I have Kathy Davidson’s archeology blog where despite “keeping her eyes peeled” they only found European artefacts.
I have Katie Pickles talking about Butler and her eyes glazing when she talks about Maori and landscape (what a mess that settlement was).
I have a vice chancellor talking about Hamilton statues. She groups the farming family with the ‘racist statues”. She doesn’t come outright and say it but by implication.
I’m trying to get to the need to rename.
I read a review (have it somewhere) where Simone Drichell discusses a book that describes the “imperial project” which casts it’s gaze on foreign peoples.
Last night I found

It is about the politics of naming. They do a discourse analysis of objections to the geographic board changing Murderers Bay to ____. What you find though is critque ( dissing) of the European argument with an implied assumption that this is the correct thing to do (except for those Colonel Blimp types).

So you are always following a mirage which doesn’t get to that underlying motivation and I woke up this morning thinking that is a type of vandalism.

Then you get the motivatedness of some people. On Pete George blog there was a non-Maori leftist type who, when it was suggested that we have 50:50 Maori/Pakeha representation was over the moon at the idea. Or the “child” behind having a national holiday for the NZ Wars. Her parents were activists from way back and she had wanted to be Maori. Scott Hamilton is the classic example.

So it is hard to make a case when it may even be religion. I had a friend who was a Bahai and when he explained it I’m thinking “how would that make me want to be a Bahai?”.

So I’m still working on it.

In the meantime the Tablet has interesting articles and I have one go at this but have to go over it again
The Open Society and Its Prophets

Zoroforever said...

Great poem, lot of good old country common sense there. I think this guy was on Country Calendar 2-3 years ago. He and his wife sleep out on the verandah during the summer.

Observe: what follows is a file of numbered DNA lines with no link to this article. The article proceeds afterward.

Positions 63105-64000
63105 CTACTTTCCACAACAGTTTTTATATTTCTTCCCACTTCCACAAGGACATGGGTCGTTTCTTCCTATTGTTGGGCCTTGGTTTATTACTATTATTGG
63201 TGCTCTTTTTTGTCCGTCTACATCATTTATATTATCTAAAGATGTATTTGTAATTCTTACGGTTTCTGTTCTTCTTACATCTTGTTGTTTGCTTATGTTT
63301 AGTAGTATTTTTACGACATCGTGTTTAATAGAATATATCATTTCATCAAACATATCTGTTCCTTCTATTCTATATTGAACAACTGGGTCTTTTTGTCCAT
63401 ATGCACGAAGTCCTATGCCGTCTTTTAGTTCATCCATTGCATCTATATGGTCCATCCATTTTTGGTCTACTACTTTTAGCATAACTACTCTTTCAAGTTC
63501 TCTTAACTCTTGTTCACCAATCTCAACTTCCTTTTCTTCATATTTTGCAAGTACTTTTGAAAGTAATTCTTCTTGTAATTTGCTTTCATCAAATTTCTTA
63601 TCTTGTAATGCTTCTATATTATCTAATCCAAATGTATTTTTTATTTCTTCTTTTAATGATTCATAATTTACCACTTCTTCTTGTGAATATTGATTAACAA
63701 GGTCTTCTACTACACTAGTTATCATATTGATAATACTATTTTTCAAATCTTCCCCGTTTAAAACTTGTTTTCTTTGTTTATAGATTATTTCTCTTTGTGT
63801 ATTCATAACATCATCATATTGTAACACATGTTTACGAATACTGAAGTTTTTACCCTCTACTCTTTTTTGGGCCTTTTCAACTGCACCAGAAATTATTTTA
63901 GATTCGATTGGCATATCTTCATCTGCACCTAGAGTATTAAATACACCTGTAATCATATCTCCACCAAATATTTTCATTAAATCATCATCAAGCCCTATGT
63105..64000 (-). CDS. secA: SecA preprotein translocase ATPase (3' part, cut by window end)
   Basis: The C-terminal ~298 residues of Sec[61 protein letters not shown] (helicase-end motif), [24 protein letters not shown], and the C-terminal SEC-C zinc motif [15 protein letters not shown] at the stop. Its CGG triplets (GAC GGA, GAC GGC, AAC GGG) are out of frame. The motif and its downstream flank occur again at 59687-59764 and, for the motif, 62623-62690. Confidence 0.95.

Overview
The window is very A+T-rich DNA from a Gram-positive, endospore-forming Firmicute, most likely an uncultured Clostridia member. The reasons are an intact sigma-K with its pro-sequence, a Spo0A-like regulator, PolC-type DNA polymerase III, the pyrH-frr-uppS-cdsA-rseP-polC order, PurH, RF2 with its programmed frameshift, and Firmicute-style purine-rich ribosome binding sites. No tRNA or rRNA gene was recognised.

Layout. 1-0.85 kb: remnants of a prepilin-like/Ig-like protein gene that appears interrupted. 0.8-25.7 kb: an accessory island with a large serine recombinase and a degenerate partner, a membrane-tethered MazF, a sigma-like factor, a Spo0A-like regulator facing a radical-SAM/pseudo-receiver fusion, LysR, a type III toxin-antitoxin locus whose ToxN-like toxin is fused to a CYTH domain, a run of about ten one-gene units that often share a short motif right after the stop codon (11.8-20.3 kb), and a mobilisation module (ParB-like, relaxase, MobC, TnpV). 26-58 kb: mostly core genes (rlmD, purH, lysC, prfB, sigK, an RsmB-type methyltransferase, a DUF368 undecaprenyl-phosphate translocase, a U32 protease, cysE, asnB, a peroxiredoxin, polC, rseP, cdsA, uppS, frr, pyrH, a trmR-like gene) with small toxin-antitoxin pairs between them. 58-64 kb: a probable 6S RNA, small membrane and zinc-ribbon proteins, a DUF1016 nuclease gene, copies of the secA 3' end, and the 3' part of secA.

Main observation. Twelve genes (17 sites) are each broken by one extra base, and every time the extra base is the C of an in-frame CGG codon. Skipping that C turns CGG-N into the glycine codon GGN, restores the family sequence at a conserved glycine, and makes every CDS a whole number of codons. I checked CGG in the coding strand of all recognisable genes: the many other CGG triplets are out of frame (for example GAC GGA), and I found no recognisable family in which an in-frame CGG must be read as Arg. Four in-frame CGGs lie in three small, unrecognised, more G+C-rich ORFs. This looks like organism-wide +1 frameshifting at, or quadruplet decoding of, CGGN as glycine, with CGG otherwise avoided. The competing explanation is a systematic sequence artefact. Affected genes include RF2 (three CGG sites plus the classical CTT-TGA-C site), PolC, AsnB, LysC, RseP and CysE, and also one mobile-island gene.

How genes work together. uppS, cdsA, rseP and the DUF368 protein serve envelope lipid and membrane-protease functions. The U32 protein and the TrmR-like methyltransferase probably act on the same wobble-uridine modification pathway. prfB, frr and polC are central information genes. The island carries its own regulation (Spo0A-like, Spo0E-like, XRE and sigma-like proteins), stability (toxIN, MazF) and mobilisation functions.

Bryan Flanagan said...

That's a great and relevent poem thanks. The answer to the carbon farming problem seems simple. Act and National need to loudly and firmly state that next time they are in power they will ban carbon farming without compensation.

Eamon Sloan said...
This comment has been removed by the author.
Andy Espersen said...

Unknown – I came to this in your piece : “So you are always following a mirage which doesn’t get to that underlying motivation and I woke up this morning thinking that is a type of vandalism”. You are right. That is exactly what Auntie Jacinda and her naive crowd are doing to New Zealand at this very moment : They are vandalising. They are ploughing down, riding roughshod over so many of our old established institutions, our ways of thinking, our established culture, our beloved cities with their accepted history, our place names that are an integral part of our lives, et cetera, et cetera. And as underlying motivation we have only their flim-flam, fancy notions - a mirage, as you put it so very aptly.

I would be interested to see your planned video on decolonisation – and let us see it on You Tube. This is where intelligent, critical minds like yours must now flourish – as a well as on blogs like Karl’s. The printed media has had it. I would like to see them all go bankrupt and disappear.

Unknown said...

Cindy you are trying to convince the people of NZ that history has changed. Time for you to get married and leave politics before you ruin this country so much that even you won’t want to live here

Unknown said...

Jacinda has a program to work to and is masterful at shutting down decent. The newspapers in New Zealand are not worth the paper they are printed on. The editors are so happy to have a pot to dip into and they will not print any article that criticises the Labour Government, its members or its leaders. Don't expect the newspapers to run critical stories about Labour but stories that discredit the opposition will be published with vigour, fact or fancy. It is not easy to distinguish which stories are true, and who knows what stories have been withheld
Today, I received a flyer from the New Zealand Herald offering the NZ Herald for 5 weeks free of charge, this is an indication of the sorry state of their circulation. I would prefer to see the circulation drop to rock bottom. Maybe to increase circulation they could change the name to the “Labour Herald”. I can no longer trust their articles as long as they have Jacinda's honey pot.

CharlesJ said...

Great poem and thanks for sharing. Not exactly sure the Mahia counts as East Coast, but from a Mahia expat on the other side of the world, this was my childhood and better then than now.